Billed as an “iconic” event, the 2023 Cattle Baron’s 50th fundraiser for the American Cancer Society of North Texas nonetheless got off to a bit of an un-iconic start for some of the VIP-ers at Parker’s Southfork Ranch on Saturday, October 14.
Just for openers, guests arrived in the designated area per instructions for the meet-and-greet with lead singer Randy Rogers of the Randy Rogers Band, who would be performing later on the Live Auction Stage. But, finding instead a meeting of the Ball’s 25+ security staffers under way, some wondered if perhaps they’d read their directions wrong. Soon, though, they were waved to the far side of the Southfork Office/Gift Store, where a wall festooned with multiple western hats would serve as a backdrop for the photo opp. Then, as guests watched the security folks depart, they realized there was no official photographer on hand. They’re on their way! someone assured them.
Meantime, Randy killed time by shooting the breeze with his road manager, Kyle Wieters. “Can I get a little blush, Kyle?” Randy smiled, adding, “After filming so many movies and TV commercials, anytime there’s a makeup girl, I say, ‘Hit me!'” As the minutes ticked slowly — and awkwardly — by, some of the guests decided on their own to have friends and even strangers snap cellphone shots of themselves with the singer. One was Texas Ranger Laura Simmons, who said she’d been invited to the ball to provide some extra security. Eventually the event photographer arrived, and the few remaining VIPers were happily snapped before high-tailing it to the VIP Baron Party.
In open areas between the Southfork Event Center and the big-enough-for-a-blimp Main Tent, where C&W icon Shania Twain would be the headline act, guests saw that Sydney Sherrill was on stage with her band, the Mechanical Bull was twisting away and the Glam Cam was capturing some great looks.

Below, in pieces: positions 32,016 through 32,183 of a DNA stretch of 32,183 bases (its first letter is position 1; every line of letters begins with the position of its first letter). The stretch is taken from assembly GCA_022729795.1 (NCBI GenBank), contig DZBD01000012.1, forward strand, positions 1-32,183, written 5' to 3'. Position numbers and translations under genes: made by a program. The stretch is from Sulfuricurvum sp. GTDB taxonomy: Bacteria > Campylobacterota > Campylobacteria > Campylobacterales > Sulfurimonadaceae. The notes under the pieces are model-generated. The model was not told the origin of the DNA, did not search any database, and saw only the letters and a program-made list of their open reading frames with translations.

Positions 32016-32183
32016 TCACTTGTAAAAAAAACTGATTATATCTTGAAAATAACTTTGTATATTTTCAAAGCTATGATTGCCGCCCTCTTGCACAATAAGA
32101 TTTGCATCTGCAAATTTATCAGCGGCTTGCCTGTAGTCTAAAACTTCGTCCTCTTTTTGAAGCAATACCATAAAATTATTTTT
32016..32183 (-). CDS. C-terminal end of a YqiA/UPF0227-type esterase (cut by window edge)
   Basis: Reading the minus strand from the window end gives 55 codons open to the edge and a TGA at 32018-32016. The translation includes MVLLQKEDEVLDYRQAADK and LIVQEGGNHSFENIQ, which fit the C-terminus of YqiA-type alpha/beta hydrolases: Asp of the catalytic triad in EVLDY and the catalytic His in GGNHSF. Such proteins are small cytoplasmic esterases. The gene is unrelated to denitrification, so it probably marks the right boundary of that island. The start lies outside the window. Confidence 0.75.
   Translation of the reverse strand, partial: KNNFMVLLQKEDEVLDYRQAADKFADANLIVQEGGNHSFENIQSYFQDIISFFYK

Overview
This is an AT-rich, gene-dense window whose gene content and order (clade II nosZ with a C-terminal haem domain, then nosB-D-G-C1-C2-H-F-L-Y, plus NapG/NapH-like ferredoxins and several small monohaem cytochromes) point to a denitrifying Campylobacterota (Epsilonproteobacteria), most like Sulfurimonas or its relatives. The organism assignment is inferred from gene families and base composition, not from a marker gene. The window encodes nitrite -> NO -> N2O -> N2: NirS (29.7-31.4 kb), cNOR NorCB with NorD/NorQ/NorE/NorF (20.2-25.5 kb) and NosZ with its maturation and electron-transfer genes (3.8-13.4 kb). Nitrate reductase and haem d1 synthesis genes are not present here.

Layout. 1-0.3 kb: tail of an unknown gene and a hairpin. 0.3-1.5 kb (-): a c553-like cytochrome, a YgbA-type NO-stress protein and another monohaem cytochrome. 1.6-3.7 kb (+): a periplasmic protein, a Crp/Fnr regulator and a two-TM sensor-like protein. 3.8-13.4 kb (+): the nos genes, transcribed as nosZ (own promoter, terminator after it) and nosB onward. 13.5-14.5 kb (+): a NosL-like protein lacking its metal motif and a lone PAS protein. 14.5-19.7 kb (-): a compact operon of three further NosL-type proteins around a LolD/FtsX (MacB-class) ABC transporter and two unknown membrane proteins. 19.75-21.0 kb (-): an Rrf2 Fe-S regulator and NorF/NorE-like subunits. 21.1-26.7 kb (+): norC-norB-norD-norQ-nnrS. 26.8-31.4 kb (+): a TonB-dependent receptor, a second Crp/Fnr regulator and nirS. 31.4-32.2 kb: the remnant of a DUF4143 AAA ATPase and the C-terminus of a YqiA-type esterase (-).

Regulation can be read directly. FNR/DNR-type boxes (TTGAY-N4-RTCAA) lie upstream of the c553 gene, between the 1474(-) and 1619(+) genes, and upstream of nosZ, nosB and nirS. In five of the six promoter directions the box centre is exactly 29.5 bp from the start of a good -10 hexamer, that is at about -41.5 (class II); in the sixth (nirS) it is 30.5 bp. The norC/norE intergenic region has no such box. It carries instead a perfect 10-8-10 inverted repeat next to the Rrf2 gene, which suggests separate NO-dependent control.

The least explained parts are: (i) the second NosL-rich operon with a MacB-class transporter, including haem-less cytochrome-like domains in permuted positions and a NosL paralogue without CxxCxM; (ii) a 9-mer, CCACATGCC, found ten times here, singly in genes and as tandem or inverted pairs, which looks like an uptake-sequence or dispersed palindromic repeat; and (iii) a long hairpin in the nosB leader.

The centerpiece of the area was a mammoth block of letters spelling out the word “Iconic.” On closer inspection, you could see the names of each of the CBB past chairs had been etched on the letters.
To tighten up the layout this year, it had been decided to hold the VIP Party and After-Party, Silent Auction, Big Board, Raffles, Casino, Lounge and Live Auction Stage all under one roof in the Event Center. This POA would also be perfect if the weather turned nasty.
In the Event Center, 2023 CBB Co-Chairs Andrea Cheek and Isabell Novavkov Higginbotham were greeting guests, each outfitted in gold-colored cowgirl boots— a special collaboration with bespoke boot brand Miron Crosby. Andrea was wearing a dress her mother had made, while Isabell was in a Libertine jacket from NorthPark. Not far away, Baroness Daniella Giglio was showing off a spiffy blue-denim bag she’d picked up at the Stagecoach Country Music Festival in Palm Desert, California.
Andrea and Isabell, it seems, had arranged for a dining room adjacent to the Past Ball Chair Room, where the colorful outfits worn by previous CBB chairs were on display. Despite a doorway connecting the two areas, problems arose when a security guard played traffic cop, allowing only passage from the dining room into the Past Ball Chair Room. No matter how much begging took place, one wasn’t allowed to go in the opposite direction. As the guard explained, “I’m just following orders.”
Still more entry challenges loomed with the three restrooms inside the center. While the gents had speedy visits to the men’s rooms, the ladies were lined up waiting for an opening. Some, who just couldn’t wait, headed outdoors to the four pop-up restrooms on either side of the Main Stage Tent.
At the VIP Party, the requirement for entry was a wristband of a certain color for VIP-ers like Anne Davidson, Gail Fischer, Mary and Rich Templeton, Lydia and Dan Novakov, Joyce and Larry Lacerte and past CBB chairs Susan Collins Lewis, Olivia Kearney, Amy Turner, Lynn McBee, Janie Condon, Mary Martha Picken, Wendy Messmann, Lisa Shirley, Sunie Solomon and Tanya Foster.
On the other hand, media types and other key players were given green wristbands providing access supposedly throughout the venue. The only problem developed when, overnight, someone somewhere had deemed that “green” meant “no-go” to practically anywhere. Even Live Auction auctioneer Louis Murad was given the cold shoulder. “Are you a VIP?” the gatekeeper demanded. “Oh, yes,” Louis said emphatically. “I’m the auctioneer!” Luckily, his pleas were heard by the right person, and he finally made it through the hallowed doors and into the party.
Even the CBB media coordinator was seen wandering the grounds outside the center, baffled by the situation that prevented even him from entering the center or the Main Stage tent!
Despite the upset, last-minute peppermint colored bands were provided for the event photographer, and other media types managed to overcome the challenges.